Milking it

By Dairy News

Rain dance

It’s extremely dry in Tasmania’s Southern Midlands and on the east coast, so the timing of the Coal River Producers Association’s 50th anniversary dinner was going to enable farmers to catch up.

Worried faces turned to outright smiles during the night when it started to rain. Not a drizzle, but the first real rain for months.

Our man on the spot said “the sky literally opened up during the dinner, people were ecstatic”.

“One individual, suit and all, went out into the rain to do a jig”.

Now that’s relief!

Money in milk

Clearly there’s money to be made from milk, with Fonterra CEO Theo Spierings paid $8 million last year.

No sooner was the news announced than the NZ Co-op was immediately defending it.

Chairman John Wilson said Spierings hit “far-reaching and demanding targets” set by the board and that his pay was benchmarked using “independent advisors”.

 “Clearly these numbers are high from a New Zealand perspective and we absolutely respect and understand that; but from an Australasian and global perspective we are still well within the bands of what those global executives earn.”

We reckon it’s pretty high from an Australian perspective, too.

Breakfast of champions

Dairy News Australia editor, Stephen Cooke, was thrilled to see his Cats knock off the Swans in an elimination final in the AFL last month, but couldn’t believe it when the roving camera caught star defender Harry Taylor swigging from a litre bottle of milk.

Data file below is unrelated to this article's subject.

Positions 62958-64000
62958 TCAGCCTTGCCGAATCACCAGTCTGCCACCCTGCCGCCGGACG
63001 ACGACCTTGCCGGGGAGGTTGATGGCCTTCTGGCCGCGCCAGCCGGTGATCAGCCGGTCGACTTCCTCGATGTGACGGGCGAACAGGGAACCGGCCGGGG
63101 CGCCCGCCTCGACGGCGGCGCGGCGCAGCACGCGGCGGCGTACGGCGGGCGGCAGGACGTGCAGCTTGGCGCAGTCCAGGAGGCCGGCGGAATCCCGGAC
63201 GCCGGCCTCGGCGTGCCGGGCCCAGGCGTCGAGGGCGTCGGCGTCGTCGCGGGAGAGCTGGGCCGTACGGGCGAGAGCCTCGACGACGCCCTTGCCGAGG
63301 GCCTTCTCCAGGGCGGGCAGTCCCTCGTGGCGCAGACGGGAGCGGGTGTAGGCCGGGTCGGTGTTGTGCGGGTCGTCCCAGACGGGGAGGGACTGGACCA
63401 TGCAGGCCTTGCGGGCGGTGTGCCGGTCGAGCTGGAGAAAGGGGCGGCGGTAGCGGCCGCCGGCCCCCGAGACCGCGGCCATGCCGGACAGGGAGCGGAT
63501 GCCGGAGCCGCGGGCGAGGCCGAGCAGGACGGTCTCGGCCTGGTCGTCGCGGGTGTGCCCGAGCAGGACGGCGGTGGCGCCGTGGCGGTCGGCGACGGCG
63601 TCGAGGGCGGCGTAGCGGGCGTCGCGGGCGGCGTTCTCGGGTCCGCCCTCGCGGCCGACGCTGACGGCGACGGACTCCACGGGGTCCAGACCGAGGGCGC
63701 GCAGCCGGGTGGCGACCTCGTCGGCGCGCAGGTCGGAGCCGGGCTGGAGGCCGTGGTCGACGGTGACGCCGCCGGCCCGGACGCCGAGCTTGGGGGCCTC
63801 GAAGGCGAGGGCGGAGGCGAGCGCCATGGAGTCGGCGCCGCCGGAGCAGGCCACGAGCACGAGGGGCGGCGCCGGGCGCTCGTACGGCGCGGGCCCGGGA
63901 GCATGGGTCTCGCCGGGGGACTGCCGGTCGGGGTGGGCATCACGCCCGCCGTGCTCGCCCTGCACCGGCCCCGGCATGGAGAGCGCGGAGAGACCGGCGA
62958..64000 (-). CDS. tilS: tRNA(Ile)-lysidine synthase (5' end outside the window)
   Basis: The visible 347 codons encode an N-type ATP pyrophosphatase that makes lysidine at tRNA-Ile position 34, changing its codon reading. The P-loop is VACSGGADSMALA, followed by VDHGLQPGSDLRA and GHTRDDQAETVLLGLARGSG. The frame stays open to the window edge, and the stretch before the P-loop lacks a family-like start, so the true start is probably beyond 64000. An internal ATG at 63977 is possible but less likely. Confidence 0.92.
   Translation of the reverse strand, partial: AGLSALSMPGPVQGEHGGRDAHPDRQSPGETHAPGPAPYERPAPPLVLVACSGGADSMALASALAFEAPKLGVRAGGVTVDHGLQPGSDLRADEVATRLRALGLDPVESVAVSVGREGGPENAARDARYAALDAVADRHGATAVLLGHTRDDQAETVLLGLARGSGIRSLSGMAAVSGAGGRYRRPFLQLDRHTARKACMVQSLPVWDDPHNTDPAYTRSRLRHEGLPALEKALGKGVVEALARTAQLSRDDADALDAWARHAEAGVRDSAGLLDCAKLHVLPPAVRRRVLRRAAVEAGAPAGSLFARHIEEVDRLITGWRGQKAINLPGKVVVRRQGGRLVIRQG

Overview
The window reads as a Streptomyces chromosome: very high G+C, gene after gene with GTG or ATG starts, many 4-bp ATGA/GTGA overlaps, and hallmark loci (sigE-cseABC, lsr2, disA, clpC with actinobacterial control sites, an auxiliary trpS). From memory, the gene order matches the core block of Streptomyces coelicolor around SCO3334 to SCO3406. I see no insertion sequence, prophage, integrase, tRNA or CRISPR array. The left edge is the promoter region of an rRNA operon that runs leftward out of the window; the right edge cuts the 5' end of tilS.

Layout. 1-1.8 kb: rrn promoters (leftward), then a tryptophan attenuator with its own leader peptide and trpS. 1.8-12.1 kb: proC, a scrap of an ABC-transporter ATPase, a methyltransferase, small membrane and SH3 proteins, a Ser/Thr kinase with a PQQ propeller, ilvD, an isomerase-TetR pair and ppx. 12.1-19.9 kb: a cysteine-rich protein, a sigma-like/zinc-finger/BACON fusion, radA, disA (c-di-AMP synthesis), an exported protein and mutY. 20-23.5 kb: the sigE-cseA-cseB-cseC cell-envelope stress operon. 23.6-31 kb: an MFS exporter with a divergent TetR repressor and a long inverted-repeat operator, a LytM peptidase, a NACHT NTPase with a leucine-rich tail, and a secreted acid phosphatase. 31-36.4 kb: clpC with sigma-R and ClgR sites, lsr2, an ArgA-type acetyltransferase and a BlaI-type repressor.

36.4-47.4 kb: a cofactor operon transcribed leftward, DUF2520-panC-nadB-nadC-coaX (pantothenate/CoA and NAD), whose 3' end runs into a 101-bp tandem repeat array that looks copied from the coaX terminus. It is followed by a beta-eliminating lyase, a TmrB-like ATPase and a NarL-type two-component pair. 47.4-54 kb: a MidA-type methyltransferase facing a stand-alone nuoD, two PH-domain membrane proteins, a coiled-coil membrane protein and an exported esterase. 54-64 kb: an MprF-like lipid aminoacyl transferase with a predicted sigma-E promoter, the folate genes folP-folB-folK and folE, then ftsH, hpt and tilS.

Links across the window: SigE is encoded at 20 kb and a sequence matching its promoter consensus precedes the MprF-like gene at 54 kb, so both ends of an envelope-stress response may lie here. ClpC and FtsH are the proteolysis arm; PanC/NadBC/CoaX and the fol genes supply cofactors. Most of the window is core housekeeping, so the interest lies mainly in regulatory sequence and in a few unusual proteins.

Taylor went on to tell Channel 7 he loves a bottle of milk after each game and that it was important for his recovery.

Taylor was one of the best players on the night, so it was a perfect advertisement for kids and parents watching the game.

Ironically, a Vitasoy advertisement played soon after, saying “we’re growing milk”. Somehow we can’t see professional athletes drinking their plant juice unprompted.

Organic claims hard to swallow

We applaud all methods of farming and innovation in business. Organic farming is a hard and sometimes expensive slog, and organic farmers earn their premiums.

However, we do find claims from some in the organic sector a little hard to swallow.

So we were interested to read recently that ‘going organic can solve our waste problem’.

In a nutshell, the Centre for Organic Research and Education tells us that each Australian generates two tonnes of waste each year but this could be reduced if people bought organic food because organic farmers use compost. (We know a few ‘conventional’ farmers that use compost too.)

No doubt there are good stories to promote in the organic industry, making dubious claims doesn’t help the cause.